Jesse James and Al Capone may trigger memories of dangerous days in an earlier America. Forget it. Today, nationwide, we've got killer kids: Last October in Pennsylvania, a 12-year-old removed a rifle from his father's gun cabinet and shot his mother in the face. In 2001, a 15-year-old opened fire with a long-barreled handgun, killing two students and wounding 13 at Santana High School near San Diego. And then there's 1999 and the Columbine High School massacre in Colorado.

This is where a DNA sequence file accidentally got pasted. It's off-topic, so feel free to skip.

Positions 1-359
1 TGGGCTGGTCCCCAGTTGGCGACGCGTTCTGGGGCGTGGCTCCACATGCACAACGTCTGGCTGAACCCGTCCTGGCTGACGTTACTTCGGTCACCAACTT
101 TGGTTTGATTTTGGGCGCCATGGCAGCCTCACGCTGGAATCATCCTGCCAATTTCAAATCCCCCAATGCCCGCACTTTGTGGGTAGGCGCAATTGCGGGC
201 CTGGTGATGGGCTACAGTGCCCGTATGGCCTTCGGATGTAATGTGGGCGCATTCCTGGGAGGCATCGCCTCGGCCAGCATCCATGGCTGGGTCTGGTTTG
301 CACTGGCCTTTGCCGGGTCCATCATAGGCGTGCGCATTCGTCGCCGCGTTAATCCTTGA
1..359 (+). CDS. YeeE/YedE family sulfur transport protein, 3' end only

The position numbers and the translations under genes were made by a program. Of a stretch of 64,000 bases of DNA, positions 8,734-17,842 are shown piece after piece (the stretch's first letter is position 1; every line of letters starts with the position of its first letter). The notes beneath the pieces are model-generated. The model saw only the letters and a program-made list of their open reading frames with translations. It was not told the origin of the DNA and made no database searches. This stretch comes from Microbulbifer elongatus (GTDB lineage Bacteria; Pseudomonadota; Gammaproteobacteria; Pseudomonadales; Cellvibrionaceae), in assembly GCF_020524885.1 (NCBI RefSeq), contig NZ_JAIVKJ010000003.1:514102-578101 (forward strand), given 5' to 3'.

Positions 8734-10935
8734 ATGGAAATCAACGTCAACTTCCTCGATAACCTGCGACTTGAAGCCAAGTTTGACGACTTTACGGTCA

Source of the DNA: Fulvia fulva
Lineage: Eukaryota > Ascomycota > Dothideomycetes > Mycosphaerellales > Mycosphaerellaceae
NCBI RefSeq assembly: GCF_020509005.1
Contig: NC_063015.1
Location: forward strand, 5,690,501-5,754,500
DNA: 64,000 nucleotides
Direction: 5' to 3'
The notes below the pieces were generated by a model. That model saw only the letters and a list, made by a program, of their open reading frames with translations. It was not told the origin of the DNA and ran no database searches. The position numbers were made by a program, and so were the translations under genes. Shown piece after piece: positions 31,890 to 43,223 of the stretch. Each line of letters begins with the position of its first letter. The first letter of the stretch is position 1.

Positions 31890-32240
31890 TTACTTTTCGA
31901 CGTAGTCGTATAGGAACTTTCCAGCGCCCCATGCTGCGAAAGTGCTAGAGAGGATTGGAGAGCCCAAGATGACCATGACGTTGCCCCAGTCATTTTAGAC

NEWS
July 17, 2002 | By DONNA DEES-THOMASES
IT IS three years since two high school students killed 13 schoolmates and teachers at Columbine High School, and two months since another teen-ager shot and killed 17 people, including a policeman, in his high school in Erfurt, Germany. That's enough time for the survivors of these tragedies, shaken government officials, and a saddened public to consider two essential questions: "Why did this happen?" and "What have we done to ensure it will never happen again?" The Columbine killing spree was made possible by lax gun purchase laws that prevented law enforcement officers from keeping illegal weapons out of the hands of troubled teens.